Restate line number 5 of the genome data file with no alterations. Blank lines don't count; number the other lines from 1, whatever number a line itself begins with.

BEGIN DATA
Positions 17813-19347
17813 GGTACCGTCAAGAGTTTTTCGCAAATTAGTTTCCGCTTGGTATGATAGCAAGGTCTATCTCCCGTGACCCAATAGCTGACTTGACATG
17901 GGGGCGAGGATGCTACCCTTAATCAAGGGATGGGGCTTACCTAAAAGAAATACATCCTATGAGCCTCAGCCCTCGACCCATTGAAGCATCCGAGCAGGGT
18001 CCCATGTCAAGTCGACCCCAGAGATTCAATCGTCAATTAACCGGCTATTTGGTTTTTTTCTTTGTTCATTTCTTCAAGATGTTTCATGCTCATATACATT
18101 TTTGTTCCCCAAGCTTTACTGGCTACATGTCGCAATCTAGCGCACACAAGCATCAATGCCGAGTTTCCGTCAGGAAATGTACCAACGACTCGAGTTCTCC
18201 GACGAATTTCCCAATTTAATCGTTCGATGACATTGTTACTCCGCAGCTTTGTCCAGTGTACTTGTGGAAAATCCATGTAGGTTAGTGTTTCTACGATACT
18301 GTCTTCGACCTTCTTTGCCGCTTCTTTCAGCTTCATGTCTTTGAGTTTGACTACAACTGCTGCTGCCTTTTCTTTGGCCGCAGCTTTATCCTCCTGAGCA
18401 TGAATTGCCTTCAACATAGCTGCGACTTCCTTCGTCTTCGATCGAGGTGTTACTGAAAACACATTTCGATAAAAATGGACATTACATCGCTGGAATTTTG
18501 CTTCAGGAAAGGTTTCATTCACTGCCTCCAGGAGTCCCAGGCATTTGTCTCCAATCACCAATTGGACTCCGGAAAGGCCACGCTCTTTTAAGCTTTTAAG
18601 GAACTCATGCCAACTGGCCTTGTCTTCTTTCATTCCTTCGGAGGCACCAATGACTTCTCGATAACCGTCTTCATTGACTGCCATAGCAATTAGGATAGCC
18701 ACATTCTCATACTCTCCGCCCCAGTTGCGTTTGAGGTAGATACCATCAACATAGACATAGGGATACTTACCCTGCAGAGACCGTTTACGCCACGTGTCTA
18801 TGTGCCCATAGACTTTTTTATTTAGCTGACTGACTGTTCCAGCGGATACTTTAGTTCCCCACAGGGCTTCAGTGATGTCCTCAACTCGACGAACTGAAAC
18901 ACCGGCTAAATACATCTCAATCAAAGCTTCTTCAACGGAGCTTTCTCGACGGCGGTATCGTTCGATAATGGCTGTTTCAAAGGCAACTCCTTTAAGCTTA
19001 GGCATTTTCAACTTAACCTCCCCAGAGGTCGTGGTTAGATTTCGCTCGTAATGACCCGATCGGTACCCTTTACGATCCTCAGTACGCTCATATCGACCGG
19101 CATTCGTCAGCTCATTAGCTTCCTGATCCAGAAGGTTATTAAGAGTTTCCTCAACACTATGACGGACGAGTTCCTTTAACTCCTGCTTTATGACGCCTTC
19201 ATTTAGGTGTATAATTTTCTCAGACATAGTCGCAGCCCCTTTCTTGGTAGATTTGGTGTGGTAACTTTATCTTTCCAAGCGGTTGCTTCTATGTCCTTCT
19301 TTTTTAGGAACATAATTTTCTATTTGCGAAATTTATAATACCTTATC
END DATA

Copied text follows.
18101 TTTGTTCCCCAAGCTTTACTGGCTACATGTCGCAATCTAGCGCACACAAGCATCAATGCCGAGTTTCCGTCAGGAAATGTACCAACGACTCGAGTTCTCC